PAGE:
What is adenocarcinoma?

Carcinoma refers to a form of cancer that develops in the body’s epithelial tissue, which is the tissue that lines the internal organs of the body, as well as the skin. If the cancer first forms in the glands that line your organs, this is known as adenocarcinoma. It can affect several areas of the body, including the lungs, stomach, colon, esophagus, breast, prostate and more.

What causes adenocarcinoma?

The exact cause of adenocarcinoma is not known. Factors such as smoking, exposure to toxins or past radiation therapy can all increase the risk of developing adenocarcinoma.

What are the symptoms of adenocarcinoma?

The symptoms of adenocarcinoma can vary widely depending on what part of the body is affected by the cancer. In most cases, symptoms aren’t obvious early on but become more prevalent as the cancer grows. Some common symptoms of adenocarcinoma include unexplained weight loss, abdominal pain, nausea or diarrhea, loss of appetite, chest pain, difficulty breathing or swallowing and more.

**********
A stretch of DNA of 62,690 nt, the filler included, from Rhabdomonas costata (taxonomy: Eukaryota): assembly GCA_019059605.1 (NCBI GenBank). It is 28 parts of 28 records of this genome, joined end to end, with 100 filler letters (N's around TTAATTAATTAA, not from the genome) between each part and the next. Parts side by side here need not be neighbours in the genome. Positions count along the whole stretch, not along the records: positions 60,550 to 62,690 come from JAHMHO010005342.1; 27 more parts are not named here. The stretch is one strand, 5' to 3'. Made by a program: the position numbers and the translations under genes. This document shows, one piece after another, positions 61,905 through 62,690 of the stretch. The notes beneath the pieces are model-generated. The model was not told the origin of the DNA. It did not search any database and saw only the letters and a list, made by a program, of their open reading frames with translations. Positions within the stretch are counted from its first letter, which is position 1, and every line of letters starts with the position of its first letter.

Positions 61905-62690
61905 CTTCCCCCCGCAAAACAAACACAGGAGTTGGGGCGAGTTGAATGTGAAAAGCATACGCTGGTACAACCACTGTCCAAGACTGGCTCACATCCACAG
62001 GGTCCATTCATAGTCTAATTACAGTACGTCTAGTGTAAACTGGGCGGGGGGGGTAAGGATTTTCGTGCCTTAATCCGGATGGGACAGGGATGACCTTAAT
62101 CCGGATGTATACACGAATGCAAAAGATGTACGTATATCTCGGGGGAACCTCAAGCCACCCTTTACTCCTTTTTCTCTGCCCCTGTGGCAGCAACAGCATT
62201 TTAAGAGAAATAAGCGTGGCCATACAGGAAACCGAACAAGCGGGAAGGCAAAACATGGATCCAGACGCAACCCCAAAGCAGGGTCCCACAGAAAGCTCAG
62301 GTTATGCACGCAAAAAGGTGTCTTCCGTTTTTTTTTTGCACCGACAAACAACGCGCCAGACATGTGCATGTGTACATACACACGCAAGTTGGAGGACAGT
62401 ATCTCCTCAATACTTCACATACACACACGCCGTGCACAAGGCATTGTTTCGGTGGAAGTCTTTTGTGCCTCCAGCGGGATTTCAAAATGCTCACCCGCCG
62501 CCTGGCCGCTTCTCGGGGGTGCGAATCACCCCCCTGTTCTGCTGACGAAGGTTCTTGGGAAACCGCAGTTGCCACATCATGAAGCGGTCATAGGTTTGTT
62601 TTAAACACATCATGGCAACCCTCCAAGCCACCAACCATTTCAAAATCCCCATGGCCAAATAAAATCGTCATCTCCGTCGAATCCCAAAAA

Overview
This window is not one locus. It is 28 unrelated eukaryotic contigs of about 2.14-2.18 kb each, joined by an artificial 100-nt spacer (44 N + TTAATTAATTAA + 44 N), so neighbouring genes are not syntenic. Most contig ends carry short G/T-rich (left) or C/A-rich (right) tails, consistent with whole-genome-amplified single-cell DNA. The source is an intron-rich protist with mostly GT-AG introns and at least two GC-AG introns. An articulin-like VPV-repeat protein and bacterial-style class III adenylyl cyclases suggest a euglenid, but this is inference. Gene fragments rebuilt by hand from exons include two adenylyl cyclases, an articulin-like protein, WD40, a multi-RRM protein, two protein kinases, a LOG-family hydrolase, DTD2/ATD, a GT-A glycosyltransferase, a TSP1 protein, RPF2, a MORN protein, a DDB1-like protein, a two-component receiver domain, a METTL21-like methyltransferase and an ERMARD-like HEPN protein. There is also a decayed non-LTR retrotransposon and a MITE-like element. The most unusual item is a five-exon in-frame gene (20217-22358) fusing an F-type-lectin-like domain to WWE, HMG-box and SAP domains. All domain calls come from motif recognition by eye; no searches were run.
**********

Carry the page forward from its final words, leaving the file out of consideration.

How can adenocarcinoma affect children?

Adenocarcinomas rarely occur in children. If they do, they tend to be more severe and aggressive than they are in adults.

What are adenocarcinoma treatments?

The treatments for adenocarcinoma are similar to the treatments for other forms of cancer. The three primary treatment types are surgery to remove the cancer and surrounding tissue, chemotherapy to kill cancer cells and radiation therapy in conjunction with the other two treatments.

Reviewed by: Maggie Fader, MD

This page was last updated on: November 03, 2023 03:52 PM